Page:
Introduction

The U.S. Fund for UNICEF (USF) works for the survival, protection and development of children
worldwide through education, advocacy and fundraising. T he USF is one of 36 national committees that
support UNICEF’s mission as well as its emergency relief and long-term efforts in Zimbabwe.

UNICEF in Zimbabwe

There are many challenges confronting the lives of children in Zimbabwe. Zimbabwe is one of a dozen
countries whose infant and under-five mortality rates have actually risen since 1990. HIV has caused life
expectancy to plummet from 61 years of age in the late 1990s to 34 by the end of 2005, leaving a vast
number of children orphaned. Of the 1.6 million orphaned children approximately 75 percent have
become orphans due to AIDS. In 2007 alone, 130,000 children will loose one or both their parents.

UNICEF, together with its local, national and international partners, has addressed the different needs of
Zimbabwean children as they grow into adults. Despite seemingly overwhelming economic, social and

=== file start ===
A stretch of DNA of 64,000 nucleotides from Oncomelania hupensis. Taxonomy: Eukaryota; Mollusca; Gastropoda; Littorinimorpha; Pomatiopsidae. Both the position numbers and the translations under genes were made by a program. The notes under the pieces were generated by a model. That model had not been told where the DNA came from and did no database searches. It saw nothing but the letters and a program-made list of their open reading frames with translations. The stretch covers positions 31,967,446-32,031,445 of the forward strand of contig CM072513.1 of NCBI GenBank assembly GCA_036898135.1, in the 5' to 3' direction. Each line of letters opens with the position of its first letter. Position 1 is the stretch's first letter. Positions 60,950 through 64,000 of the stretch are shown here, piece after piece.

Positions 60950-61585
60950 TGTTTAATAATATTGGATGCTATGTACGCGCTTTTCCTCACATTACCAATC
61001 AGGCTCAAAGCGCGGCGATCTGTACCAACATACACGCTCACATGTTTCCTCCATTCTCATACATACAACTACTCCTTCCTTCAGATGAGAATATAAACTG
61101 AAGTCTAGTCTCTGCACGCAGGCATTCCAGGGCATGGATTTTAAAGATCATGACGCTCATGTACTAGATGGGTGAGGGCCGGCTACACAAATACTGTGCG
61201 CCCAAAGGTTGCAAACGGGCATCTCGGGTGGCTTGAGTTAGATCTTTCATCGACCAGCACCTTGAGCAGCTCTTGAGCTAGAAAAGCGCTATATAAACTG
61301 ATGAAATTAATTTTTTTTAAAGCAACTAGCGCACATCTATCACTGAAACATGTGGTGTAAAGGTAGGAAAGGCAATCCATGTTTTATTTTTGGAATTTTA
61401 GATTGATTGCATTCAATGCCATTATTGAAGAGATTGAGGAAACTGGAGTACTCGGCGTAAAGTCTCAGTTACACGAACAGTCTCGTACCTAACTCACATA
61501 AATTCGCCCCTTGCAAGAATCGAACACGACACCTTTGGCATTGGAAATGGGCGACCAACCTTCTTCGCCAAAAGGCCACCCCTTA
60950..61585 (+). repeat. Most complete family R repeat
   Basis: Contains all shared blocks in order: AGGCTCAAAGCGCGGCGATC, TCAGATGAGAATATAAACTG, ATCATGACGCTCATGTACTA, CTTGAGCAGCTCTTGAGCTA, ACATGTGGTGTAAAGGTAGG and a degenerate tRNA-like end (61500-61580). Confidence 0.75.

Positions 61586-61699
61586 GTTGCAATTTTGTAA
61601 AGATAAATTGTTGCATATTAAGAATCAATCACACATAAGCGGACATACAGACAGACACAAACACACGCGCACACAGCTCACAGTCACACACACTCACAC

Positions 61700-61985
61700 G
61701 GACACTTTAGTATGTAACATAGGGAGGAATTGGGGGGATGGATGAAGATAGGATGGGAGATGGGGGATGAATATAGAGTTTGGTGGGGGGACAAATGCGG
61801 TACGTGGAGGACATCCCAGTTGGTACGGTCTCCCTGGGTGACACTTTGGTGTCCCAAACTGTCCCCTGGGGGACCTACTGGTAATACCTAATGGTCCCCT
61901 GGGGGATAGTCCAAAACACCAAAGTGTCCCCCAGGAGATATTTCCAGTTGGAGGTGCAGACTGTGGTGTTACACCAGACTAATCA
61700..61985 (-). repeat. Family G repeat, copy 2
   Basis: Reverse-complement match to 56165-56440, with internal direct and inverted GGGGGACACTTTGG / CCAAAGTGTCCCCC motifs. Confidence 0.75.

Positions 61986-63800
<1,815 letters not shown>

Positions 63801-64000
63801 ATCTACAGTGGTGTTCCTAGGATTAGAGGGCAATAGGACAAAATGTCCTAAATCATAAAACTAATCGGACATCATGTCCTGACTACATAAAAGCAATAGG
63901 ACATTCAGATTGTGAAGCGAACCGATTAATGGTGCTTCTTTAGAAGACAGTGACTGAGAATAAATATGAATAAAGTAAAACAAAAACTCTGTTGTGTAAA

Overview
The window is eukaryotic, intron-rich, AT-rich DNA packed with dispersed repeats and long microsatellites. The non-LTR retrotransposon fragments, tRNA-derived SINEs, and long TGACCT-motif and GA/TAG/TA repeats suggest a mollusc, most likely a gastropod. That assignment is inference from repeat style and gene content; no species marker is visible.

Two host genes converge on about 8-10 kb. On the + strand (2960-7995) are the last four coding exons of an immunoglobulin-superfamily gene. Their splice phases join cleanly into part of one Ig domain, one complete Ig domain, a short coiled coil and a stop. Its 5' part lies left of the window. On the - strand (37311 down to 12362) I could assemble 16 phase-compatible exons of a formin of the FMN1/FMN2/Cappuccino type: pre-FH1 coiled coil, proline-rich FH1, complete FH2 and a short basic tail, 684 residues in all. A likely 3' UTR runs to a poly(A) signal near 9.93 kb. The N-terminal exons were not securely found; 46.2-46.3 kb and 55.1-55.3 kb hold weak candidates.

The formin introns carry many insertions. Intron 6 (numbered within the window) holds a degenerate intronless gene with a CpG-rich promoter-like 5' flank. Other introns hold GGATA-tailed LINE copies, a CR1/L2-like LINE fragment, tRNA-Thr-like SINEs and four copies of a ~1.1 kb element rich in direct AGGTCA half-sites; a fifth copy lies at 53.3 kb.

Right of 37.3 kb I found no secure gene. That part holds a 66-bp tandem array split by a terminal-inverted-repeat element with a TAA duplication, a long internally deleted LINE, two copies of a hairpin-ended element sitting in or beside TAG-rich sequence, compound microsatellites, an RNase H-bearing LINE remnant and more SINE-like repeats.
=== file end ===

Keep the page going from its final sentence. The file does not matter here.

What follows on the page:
political challenges, UNICEF continues to find innovative ways to help Zimbabweans help themselves.
With continued support UNICEF will expand on efforts in health, education, child protection, HIV, water
and sanitation, and nutrition.

Child Prote ction

The key objectives of UNICEF’s Child Survival and Development program in Zimbabwe are to reduce
infant and child maternal mortality caused by preventable childhood illnesses, malnutrition and
reproductive health problems. Families are paramount to ensuring the survival, healthy growth and
development of young children. In Zimbabwe, UNICEF’s programs seek to bolster the care and support
families and communities provide to children. UNICEF’s Girls Education Movement clubs play a key
role in HIV and child abuse prevention. Using plays, music, and dance the clubs’ members raise
awareness on issues related to children’s rights, HIV and AIDS, and sexual abuse.

Education and Training

UNICEF’s Education program aims to assist Zimbabwe’s education system in achieving universal access
to basic education for all children, focusing especially girls and orphans. Through the purchase and